Six Techniques for Safer Ugc

March 27, 2018 | Author: Madalin Staniu | Category: Internet Forum, Usability, Brand, Advertising, Communication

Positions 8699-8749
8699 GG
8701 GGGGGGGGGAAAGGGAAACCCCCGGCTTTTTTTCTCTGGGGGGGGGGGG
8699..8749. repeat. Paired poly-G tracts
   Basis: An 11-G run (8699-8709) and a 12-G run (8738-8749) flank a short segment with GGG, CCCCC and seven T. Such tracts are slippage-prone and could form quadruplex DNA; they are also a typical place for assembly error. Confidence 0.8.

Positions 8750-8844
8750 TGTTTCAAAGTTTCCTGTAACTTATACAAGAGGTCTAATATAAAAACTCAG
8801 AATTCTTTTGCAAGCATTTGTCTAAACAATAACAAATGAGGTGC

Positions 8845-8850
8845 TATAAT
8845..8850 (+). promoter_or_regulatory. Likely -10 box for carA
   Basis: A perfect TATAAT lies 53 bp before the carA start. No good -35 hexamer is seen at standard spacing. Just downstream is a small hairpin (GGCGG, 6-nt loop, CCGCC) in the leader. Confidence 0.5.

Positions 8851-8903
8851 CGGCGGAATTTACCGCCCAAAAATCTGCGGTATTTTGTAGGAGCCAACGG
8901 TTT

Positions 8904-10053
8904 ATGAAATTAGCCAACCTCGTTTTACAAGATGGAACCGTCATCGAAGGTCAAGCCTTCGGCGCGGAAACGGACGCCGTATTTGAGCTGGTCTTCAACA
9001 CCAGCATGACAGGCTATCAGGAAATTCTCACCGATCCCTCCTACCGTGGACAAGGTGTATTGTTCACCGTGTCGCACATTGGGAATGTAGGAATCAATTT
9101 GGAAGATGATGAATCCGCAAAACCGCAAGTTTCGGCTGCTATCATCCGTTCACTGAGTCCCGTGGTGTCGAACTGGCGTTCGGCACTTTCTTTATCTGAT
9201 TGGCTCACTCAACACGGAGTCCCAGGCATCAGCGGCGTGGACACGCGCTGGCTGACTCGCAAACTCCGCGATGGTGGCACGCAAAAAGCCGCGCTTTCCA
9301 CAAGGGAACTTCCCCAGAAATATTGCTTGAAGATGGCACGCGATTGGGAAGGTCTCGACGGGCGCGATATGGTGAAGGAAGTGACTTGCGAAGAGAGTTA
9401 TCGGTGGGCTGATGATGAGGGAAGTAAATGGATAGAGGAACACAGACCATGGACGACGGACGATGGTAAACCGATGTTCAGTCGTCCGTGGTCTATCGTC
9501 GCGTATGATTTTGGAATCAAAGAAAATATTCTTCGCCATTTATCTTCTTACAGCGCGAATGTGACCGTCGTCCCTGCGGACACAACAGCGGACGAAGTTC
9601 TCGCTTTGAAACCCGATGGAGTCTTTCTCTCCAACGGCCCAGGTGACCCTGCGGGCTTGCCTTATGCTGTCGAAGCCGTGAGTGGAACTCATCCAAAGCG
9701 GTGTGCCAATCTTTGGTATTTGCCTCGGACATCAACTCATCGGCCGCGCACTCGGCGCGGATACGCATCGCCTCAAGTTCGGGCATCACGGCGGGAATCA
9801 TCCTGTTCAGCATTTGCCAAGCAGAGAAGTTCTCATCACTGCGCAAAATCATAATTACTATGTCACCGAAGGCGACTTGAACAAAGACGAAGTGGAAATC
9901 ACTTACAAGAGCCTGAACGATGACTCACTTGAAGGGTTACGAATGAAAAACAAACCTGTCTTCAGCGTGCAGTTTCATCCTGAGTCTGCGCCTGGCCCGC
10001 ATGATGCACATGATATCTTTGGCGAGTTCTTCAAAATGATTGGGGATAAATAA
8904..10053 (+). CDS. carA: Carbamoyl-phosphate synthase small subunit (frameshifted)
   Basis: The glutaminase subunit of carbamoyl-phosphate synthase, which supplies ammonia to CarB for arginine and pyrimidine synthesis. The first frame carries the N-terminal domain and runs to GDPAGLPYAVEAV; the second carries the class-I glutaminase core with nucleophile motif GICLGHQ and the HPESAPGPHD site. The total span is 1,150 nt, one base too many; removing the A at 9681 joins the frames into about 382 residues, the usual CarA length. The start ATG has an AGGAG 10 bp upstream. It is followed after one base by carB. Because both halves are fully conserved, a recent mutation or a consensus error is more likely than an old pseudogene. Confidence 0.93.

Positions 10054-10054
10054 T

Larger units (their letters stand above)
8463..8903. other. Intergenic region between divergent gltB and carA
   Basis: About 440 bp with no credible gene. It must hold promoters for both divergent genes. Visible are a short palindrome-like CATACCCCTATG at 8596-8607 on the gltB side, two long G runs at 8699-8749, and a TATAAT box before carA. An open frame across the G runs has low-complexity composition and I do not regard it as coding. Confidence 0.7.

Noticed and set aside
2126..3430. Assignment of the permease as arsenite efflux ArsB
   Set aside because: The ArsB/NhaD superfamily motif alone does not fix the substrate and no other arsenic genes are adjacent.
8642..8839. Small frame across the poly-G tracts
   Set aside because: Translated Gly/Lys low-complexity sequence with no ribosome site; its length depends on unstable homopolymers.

UGC whitepaperUser generated content moderation Contact information: Tamara Littleton CEO T: 44 (0)20 7250 4736 M: 44 (0) 7776 138 642 E: [email protected] eModeration Limited 24 Greville Street London EC1N 8SS United Kingdom Six techniques for building safer User Generated Content (UGC) campaigns 1 Author: Jake McKee, Big in Japan and hopefully eliminate those negative submissions in order to create a fantastic experience for the community and increase brand protection. bringing even more attention to the new social phenomenon of engaging consumers in the creation and submission of content of all types. This white paper will introduce six key concepts to help understand how to offset. From Super Bowl ads to personal profiles.UGC whitepaper Six techniques for building safer User Generated Content (UGC) campaigns Executive Summary In 2006. Time Magazine named “You” as its Person of the Year. consumers are now participating side by side with companies to create User Generated Content (UGC) sites. 2 . The power of these sites can be significantly diminished by negative or divisive submissions from that small percentage of consumers who can ruin an experience for everyone. moderation tools and staff can deliver even greater success to UGC projects.UGC whitepaper Introduction "Try to 'let your brand go' online whilst at the same time managing and monitoring the process carefully so that consumers don't undermine it. and protection and direction." . like hosting or server maintenance. But are those tools delivering as much as they could? Moderation and the tools of that process are all too often an afterthought to development. This lack of tools and staff on projects of all sizes can result in a major backfire for the project goals. With the right design and preparation. or a trained team of outsourcers to remove offensive content. and perhaps even drive participation. while finding the right balance between consumer freedom and brand protection. Nearly every UGC project has built-in tools for moderating content that allow the agency. the client. Even clients who understand the value of an open exchange of ideas and opinions. both positive and negative. if they exist at all. moderation tools are just another hard cost.The Internet Advertising Bureau (IAB) As agencies are called upon by their clients more and more to build marketing campaigns focused around User Generated Content (“UGC”) concepts. while simultaneously ensuring the client’s brand isn’t put at risk. 3 . where moderation tools and staffing are minimal. between a brand and its consumers have real reason to be worried about how far potential negativity might go. Balance this against the need of a UGC campaign to allow for the level of freedom consumers require in order to get excited about a project and you find yourself wondering whether it’s possible to find the middle ground between freedom and flexibility. Smaller projects tend to suffer the most from this thinking. Seemingly. both the client and the agency find themselves trying to create projects that are both fun and engaging for consumers. Well-written guidelines can provide a clear picture to users and moderation staff alike about what’s acceptable content and what’s off-limits. The Flickr version of “terms & conditions” is brilliant on several fronts: • Choosing the right title – Flickr’s terms are actually called the “Community Guidelines”. Heck. Involve the community – As your community grows. Start to involve them in the modification and extension of the guidelines. traditional forms are hard to follow and nearly impossible to translate into an understanding of what is acceptable on any given website. Typically thick with complex language. As an example. Nobody says guidelines can’t be fun to read. make them so fun people want to share them. the more likely that users will abide by them. then by implementation the very enjoyment of site participation is squeezed out. This is much more understandable to a user who is actively interested in learning more about what’s acceptable. Not only does a link exist on each page. or upload content to a UGC campaign. You know that guy. • • • Remember. what if people actually enjoyed reading legal requirements? Turning this vision into reality requires setting aside any ideas or legacy of “legal copywriting” and adopting a crafting mindset. Don’t be that guy”. Flickr has a link to its Community Guidelines. Flickr’s guidelines suggest: “Don’t be for a great example. If not by design. We typically find ourselves facing one of these menacing documents when trying to register for a new website.UGC whitepaper Technique one: Craft Your Guidelines We’ve all become accustomed to seeing “terms and conditions” and other forms of legal documentation on websites. even most lawyers don’t like reading legal text. but the guidelines are listed as the first item in the Help area. Copy write like you enjoy it – Let’s face it. Look no further than Flickr. 4 . users will likely begin to feel a sense of ownership for the community itself. This is similar to the creation of a site’s logo or design style. as well as providing buy-in from community members who would otherwise feel like they’re being told what to do. Find the right location – In the footer of every page of the site. the more clearly defined and easily understandable a site’s guidelines are. Imagine if guidelines for acceptable behaviour were easy to find and easy to follow! Even crazier. Referring to guidelines as “Terms & Conditions” may scare off those who want to do the right thing. This has the dual effect of truly representing the community’s boundaries. no matter how smart. Profanity filters should allow the site owner to make that distinction. however. I don’t like you”). think about additional filters that might tell users immediately what’s not acceptable. Additional filter types could block entries based on URLs. or the content can be allowed to post to the site but moderators are notified more immediately. Humans are a crucial part of any intelligent moderation game plan. Too many brands have declined human intervention only to discover large amounts of inappropriate content going live to their site. While certainly important and helpful to moderation staff (who may never even see the rejected content). there will most likely be the discussion that grows overly heated. other options to consider based on the core concept of the site.UGC whitepaper Technique two: Build Automated Filters No matter how clear a site’s guidelines. Allow performance tuning – No matter how smart filters are at launch. it is imperative to be able to update them quickly. or even the prior history of the user. and based on specific lists of content only. For instance. the filter can replace inappropriate content with place holders (“Hey ****. 5 . duplicate submissions. However. are a first line of defence only. Who knows when the client will find content that they didn’t think to exclude originally. There are. and it is important to consider the following when thinking about developing a filtering system: • Develop multiple filtering types – Typically filters are used only for profanity. Choose a reaction – Typically. the user who enjoys posting questionable content or the spammer trying to drive Google rank by posting links on the site. A profanity filter might flag and reject the word “assumption” because it contains profanity. They are far from perfect. • • • To be completely clear – filters. simply declining submissions from user entries that contain words on a “banned word” list. filters are never perfect. or when they might learn a few new inappropriate words? nonDevelop both accepted and non-accepted content methods – One of the biggest complaints from site users about automated filters is that they all too often screen out content that is acceptable because some part of it contains something unacceptable. content that doesn’t pass a filter simply is blocked from being submitted. They can’t adjust to changes in slang or trends or cultural sensitivities. Filters can help ensure that certain types of content never even appear to users of the site. The first line of defence against these issues is automating the moderation process through smart filters. heavily trafficked content is worth keeping an eye on. but here are a few examples of how we can put some basic calculations to work. and developing an algorithm that calculates the net worth of one user’s report versus another user’s report is straightforward. Even with a fully staffed moderation team. • • These algorithms are typically easier to build after the community site has generated even a small amount of use. • Using the timing – Keep an eye out for a certain number of user submitted reports within a timeframe. the system might automatically move posts to the top of the moderation queue that has received more than 10 user reports within an hour timeframe. Whichever method of operation is chosen. over time that user’s reports will jump to the top of the moderation queue. If the traffic is generated due to less than desirable content. the moderators should check it out right away before it spreads any further. The logic will have to be defined specific to each site. Some sites operate on a pre-moderated method (nothing goes live before specifically being approved). it can’t be measured. 6 . but be open to modification once actual data has begun to be collected and show patterns. If there is a large similarity between reports by that user and moderation acceptance. For instance. If the content is generating traffic for a positive reason there’s reason to celebrate. while others operate on a post-moderation method (content goes live immediately. users will ignore the guidelines. Using the user history – Certain users tend to be more helpful than others. Content will slip past the filters.UGC whitepaper Technique three: Embrace Your Technology Filters and guidelines are only a starting point when creating a safe brand community site. there’s no reason to have them pulling out their hair trying to identify the biggest potential issues. Using the traffic – Generally. reject or edit the content according to client guidelines). even if there hasn’t been a specific user report. The crucial issue to note is that finding patterns over time will only work if enough data is being collected in the first place. or online trolls will drop in just to cause mischief for the fun of it. Using some basic mathematics and logic. The moderation team is going to be busy. but is ultimately reviewed by a moderator who may accept. Consider what algorithms might work best before the site launch. Building algorithms that help identify these potential threats is actually easier than it looks. a human is going to have to verify most or even all of a site’s content. If it’s not tracked. In order to assure more complete brand protection. Look at how many times a user has submitted a report and had a moderator agree with the report. the moderators can be given tools to help prioritize what content to review first. at some point human moderators are going to have to review the content. and in a social setting this is rarely financial. • • 1) http://customerevangelists. as well as the concept includes multiple tiers of participation in order to capture any level of interest. Enlisting users in the mission can not only help keep the weight off the moderator’s shoulders. Some users may be willing to become volunteer moderators (if moderation tools can handle that). Whether looking to a community forum for tech support or submitting a homemade video to a brand campaign. Make no mistake volunteers always desire compensation of some sort. the small group of people within a social group (1) that do a lion’s share of the content creation. Seek out the One Percenters and contact them directly. Engage the most enthusiastic users directly – Often a site will see a great deal of activity from the so-called “One Percenters” (1). and incredibly dangerous to labou think of volunteer users as nothing more than free labour. Often a personal email from the site owner will further deepen their personal connection to the site. • Different tools for different users – Any site attracts a variety of users.html 7 . Volunteering doesn’t equate to free labour – It’s too easy. they are simply looking for a satisfying experience.typepad. Potential volunteer moderators may be discovered through this process. it can also engage users in the site itself. Put significant effort into determining what type of compensation might best motivate volunteers. Or this could be inside information that comes only from many community members are more than willing to lend a hand and help protect the safety and quality of a project.UGC whitepaper Technique four: Enlist Your Users In social groups the majority of the group’s members are interested only in a positive experience. while others simply want to tell someone that they’ve found something objectionable by clicking a “Report this content” link. Ensure that the site. Given the opportunity. This in turn drives them to want to ensure that “their” site stays as positive and safe as possible. from the ultraengaged to the passer-by. This could be an “ego score” showing the world who has done the most “work” on the site. Content that has been deleted/rejected should offer users a chance to easily fix it and resubmit for consideration.” Not every UGC project is created equal. so make sure to give them a way to make good on a moderator’s actions. Editing versus deleting – When content submissions are mostly acceptable but include minor problems (such as a few inappropriate words in an overall acceptable text-based submission). Level of notification – Moderation messages should be easily accessible by the user so that they can understand what content has been accepted or declined and why. It’s simply not worth the time. which in turn creates extra work for the moderators. deleting/rejecting content should be the default choice so that users don’t feel that the moderator is speaking for them. Generally. As in The Wizard of Oz. there will be less reason to test the boundaries.UGC whitepaper Technique five: Make Moderation Actions Visible Traditional thinking holds that great human moderation is best when hidden from view. Moderation should help train users on what is acceptable within the community.A human moderator’s task isn’t simply about approving or declining content. • • • 8 . everyone needs a little feedback. There are a few key issues to consider when determining how much visibility to give users about what the moderators are up to. Moderator actions and responses can be invaluable both to the community and to the moderation process itself. deleting/rejecting content will help to train users further that moderators aren’t going to do the heavy lifting on their behalf. When moderation controls are completely hidden. or to delete or reject the entry all together. or on the publicly viewable site. moderators have a choice whether to edit out the offending content. This notification can happen in a private area only the user can see. “Pay no attention to that man behind the curtain!” For most UGC projects. Each has pros and cons. so let the project concept set the direction. Additionally. This not only improves the positive feel of the site. Teddy Roosevelt once said: “Speak softly and carry a big stick. this thinking isn’t exactly correct. But like any training. change Offer a chance to change – Users make honest mistakes. a site’s users are completely unaware of the magic that ensure a site stays upbeat. Moderators should be able to easily (and quickly) give reasons for whatever actions are taken. This can be simply preset multiple choice or free-form text response (which requires much more time from the moderators but may be appropriate for the project). If the community knows that inappropriate content will be removed quickly because they’ve seen clear signs of that very thing happening. an implicit invitation is given to online trolls to try to abuse the system. or has the same objectives. you will go far. it decreases the workload on the moderation staff. • Moderators should be able to communicate . Simple tools that allow the moderators to report back on rejection rates and overall number of submissions give valuable insight and help manage volume. so design the moderation tools as a fundamental part of the process. your moderators) are going to be spending hours each day using these tools. backfrontDesign the back-end alongside front-end – Moderation is a fundamental part of a UGC site. Test the system with multiple users hitting the tools within seconds of each other to ensure stability. Users may request that content be removed if submitted in error. for the same reasons: well-designed tools make for happy users. When users (i. Moderator actions shouldn’t conflict with each other or cause confusion about who’s working on what and when. Then there’s the development of the moderation tools. The first time anyone “tests” them is the first day the moderators actually start using the tool. • Develop usability test plans – Moderation tools are web development too. when that money could be “better” spent developing extra features for public users? The reality is that bad user interface design on the back end equates directly to additional costs. Reporting tools – Don’t miss an opportunity to build-in reporting tools to help measure the success of the project from a moderation point of view. Who wants to spend money developing a tool that only a handful of people can use. All too often the moderation tools are poorly designed afterthoughts to the project development. which directly influences moderation costs. or guidelines may change.e.UGC whitepaper Technique six: Moderation tools need love too Organisations are spending tens or hundreds of thousands of pounds developing fantastic user generated content sites that deliver incredible experiences to users and excite them into submitting content to the site. They need the same design and development approach as any other web development. it’s easy to step on each other’s toes. • • • • 9 . Usability testing and smart interface design can improve and speed moderator workflows. cutting costs isn’t nearly as important as helping them keep their sanity! Allow multiple workflows – When the moderation staff is more than one person. Consider the implications of design decisions on the moderation process from the kick-off to the launch. They push the limits of the technology. then measure success of the site usage over time. they test the usability with the target audience. Allow Allow for change – Even though content can be approved or rejected according to guidelines always build in the ability to change it after the fact. US [email protected] +44 (0)20 7250 4736 About Big in Japan Big in Japan helps organisations understand. United Kingdom. eModeration's CEO and founder.rather they’re supercharged by them. Tamara Littleton CEO. solutions that aren’t limited by technologies like +1 214 550 3603 10 . the online community for community professionals. and podcasts . create. we encourage you to contact us directly or visit our website for more information. All moderators are managed online from eModeration's headquarters in London. If you’re interested in training your team on social media concepts or are interested in building both technical and non-technical social strategies. fault escalation and process management gained from previous work as the Product Delivery Director for Chello Broadband and Online Operations Manager for BBC Online where she managed the world's first ISO 9000 accredited team for digital publishing management and monitored over 400 BBC websites. RSS. specialist user generated content moderation company. eModeration Limited is an international. both online and www. eModeration's team of moderators and staff are the key to eModeration's success and excellent client list. Nothing pleases us more than being able to help organisations start conversations with their audience by building tools and crafting strategies that helps break down the wall between corporation and consumer. Big in Japan Texas.emoderation. UK [email protected] Tamara Littleton. eModeration draws on the expertise of carefully recruited and trained moderators located in the US and UK with specialist editorial and community moderation www. has an established background in editorial quality control. and nurture social connection with their consumers. Tamara Littleton is a member of the Home Office Committee advising the British Government on moderation of communities to help safeguard children and she is also the Chair of e-mint. They provide 24 hour community and content moderation to clients in the entertainment and digital publishing industry and major corporate clients hosting online communities and consumer driven projects. which are matched uniquely to the client. Jake McKee Lead Samurai.UGC whitepaper Background About eModeration Founded in 2002.biggu. The team of strategists and technologists at Big in Japan design social solutions to business challenges. eModeration Ltd London.